UNEP FI REGIONAL ROUNDTABLE ASIA PACIFIC 2019: HIGHLIGHTS

13 June 2019

UNEP FI’s second Regional Roundtable on Sustainable Finance for 2019 took place in Shanghai last week with more than 280 delegates and speakers.

On 5 and 6 June, the UNEP FI Regional Roundtable for Asia Pacific brought together the sustainable finance community to drive the take up of financing that will help achieve the Sustainable Development Goals, and promote climate change mitigation and adaptation strategies. The Roundtable was co-hosted with Shanghai Lujiazui Financial City Council Green Finance Development Committee (GFDC), in collaboration with Principles for Responsible Investment and co-organised with ChinaSIF. Leaders from across the region, including Mr Kong Wei of Shanghai Lujiazui Financial City Council Green Finance Development Committee (GFDC) and Dr Ma Jun of Green Finance Committee of China Society for Finance and Banking opened the conference, making the case for sustainable finance in China and the Asia Pacific region.

The first plenary panel “At the cutting edge of environmental risk analysis—the Task Force on Climate-related Financial Disclosure & beyond” moderated by UNEP FI’s Remco Fischer put forward the necessity of financial institutions using scientific analytical approaches to climate change disclosure. Lauren Smart from Trucost emphasized the importance of a TCFD-based framework for identifying risks and opportunities and understanding the financial impact of climate change for organisations, whilst ICBC also shared its action plan and experience of environmental information disclosure.

In the next session “Financing the UN Sustainable Development Goals and the Paris Climate Assessment” moderated by UNEP FI’s Careen Abb, the panelists tackled the main challenges of using finance to achieve the SDGs. Liza McDonald from First State Super suggested focusing on both revenue and environmental impact, as well as using indicators to assess the environmental impact during investment activities. Esther An from CDL emphasized the usefulness of the SGD framework in providing consistent information for investors and urged corporations to achieve consistency in the area.

The afternoon of day 1 consisted of 3 parallel streams focusing on banking, insurance and investment, hosted by the PRI.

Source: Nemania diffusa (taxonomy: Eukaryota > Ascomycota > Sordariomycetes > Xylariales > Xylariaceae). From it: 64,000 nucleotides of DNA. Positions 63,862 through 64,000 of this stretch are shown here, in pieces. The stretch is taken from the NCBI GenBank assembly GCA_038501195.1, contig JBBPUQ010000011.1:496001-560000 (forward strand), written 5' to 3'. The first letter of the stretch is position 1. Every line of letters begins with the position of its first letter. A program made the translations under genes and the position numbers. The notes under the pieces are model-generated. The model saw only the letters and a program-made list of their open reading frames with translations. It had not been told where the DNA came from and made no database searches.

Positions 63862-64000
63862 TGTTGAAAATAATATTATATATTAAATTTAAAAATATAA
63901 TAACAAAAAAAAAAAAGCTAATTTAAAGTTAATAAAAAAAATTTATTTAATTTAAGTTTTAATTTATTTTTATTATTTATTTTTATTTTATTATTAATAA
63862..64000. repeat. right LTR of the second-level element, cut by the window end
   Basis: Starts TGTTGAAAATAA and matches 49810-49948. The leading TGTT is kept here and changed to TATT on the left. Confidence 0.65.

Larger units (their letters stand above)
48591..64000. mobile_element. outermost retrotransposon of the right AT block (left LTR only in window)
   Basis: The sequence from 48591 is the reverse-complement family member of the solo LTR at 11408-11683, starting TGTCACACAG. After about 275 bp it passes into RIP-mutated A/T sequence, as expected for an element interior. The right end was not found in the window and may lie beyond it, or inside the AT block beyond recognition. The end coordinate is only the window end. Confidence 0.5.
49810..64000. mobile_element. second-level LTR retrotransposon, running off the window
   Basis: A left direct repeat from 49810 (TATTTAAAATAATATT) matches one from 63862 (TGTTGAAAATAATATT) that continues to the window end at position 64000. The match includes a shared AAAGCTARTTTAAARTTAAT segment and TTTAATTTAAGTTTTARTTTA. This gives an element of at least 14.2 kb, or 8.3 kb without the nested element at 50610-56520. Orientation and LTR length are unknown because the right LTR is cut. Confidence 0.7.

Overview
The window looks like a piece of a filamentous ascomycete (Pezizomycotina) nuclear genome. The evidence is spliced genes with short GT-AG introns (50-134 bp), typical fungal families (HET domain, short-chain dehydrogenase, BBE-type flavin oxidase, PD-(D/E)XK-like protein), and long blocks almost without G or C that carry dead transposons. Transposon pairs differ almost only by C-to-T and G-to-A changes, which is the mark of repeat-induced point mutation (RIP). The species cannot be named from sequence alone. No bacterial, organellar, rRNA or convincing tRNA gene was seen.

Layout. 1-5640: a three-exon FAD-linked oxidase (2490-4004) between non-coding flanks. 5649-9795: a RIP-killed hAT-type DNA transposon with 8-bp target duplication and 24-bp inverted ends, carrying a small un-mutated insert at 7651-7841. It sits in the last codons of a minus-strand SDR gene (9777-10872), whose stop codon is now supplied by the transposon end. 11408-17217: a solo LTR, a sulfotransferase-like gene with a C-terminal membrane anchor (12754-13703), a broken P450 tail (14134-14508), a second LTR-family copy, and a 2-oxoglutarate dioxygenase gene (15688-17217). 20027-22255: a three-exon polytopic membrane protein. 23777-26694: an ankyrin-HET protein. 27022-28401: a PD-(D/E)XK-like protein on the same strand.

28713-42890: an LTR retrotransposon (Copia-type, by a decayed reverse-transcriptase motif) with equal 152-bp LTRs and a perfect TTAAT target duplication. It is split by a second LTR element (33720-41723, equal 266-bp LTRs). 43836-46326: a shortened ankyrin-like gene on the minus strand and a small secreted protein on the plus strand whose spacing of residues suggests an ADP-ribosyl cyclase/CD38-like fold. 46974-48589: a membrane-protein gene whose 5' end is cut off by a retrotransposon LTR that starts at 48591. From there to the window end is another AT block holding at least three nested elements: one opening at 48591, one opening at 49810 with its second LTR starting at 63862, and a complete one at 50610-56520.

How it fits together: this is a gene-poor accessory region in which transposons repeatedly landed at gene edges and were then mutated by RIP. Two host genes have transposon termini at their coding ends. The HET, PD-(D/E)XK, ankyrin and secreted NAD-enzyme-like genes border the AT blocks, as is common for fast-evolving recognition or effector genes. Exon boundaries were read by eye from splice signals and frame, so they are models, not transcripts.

As part of the agenda designed for banks, Eric Usher, UNEP FI Head, introduced the Principles of Responsible Banking (PRB), the framework that will define the future of sustainability in banking. Four banks, CIMB, Golomt Bank,  Shinhan Financial Group and China Industrial Bank joined the discussion and emphasized the importance of the Principles for the region. The following sessions focused on digital innovation in the banking sector and introduced block-chain supported green bonds, the application of Internet of Things in sustainable rubber supply chains, Artificial Intelligence application in Environmental Social and Governance risk assessment and big data application in sustainable agriculture and its financing. Participants concluded that sustainable finance must harness digital technology to respond to the scale and pace of change required to meet the needs of sustainable development.

The following sessions focused on banking sustainability within the ASEAN region, coordinated by WWF and IFC, focusing on the regulatory landscape, sustainable infrastructure and sustainability within the palm oil industry. Infrastructure is often seen as an entry point to promote green investment and the Sustainable Development Goals, while Yuan Liu from International Environmental Cooperation Center suggested that substantive tools and concrete methods play a vital role in the gap of policy formulation and goal realization, using an example called “Rapid screening tool for overseas investment risk” which can present ecological, environmental, and social problems in certain investment areas.

Meanwhile, UNEP FI’s Butch Bacani, who leads the Principles for Sustainable Insurance initiative, hosted the sessions designed for members of the insurance industry. Insurers based in China, Singapore and Australia as well as representatives from the China Green Finance Committee and NGOs covered key sustainability risks and opportunities in China and the wider Asia-Pacific region.  Delegates discussed how the insurance industry can effectively advance decarbonisation; as well as how better risk assessment, green insurance solutions and enabling policy and regulatory frameworks can mitigate the effect of natural disasters, ecosystem degradation, environmental pollution, and health risks.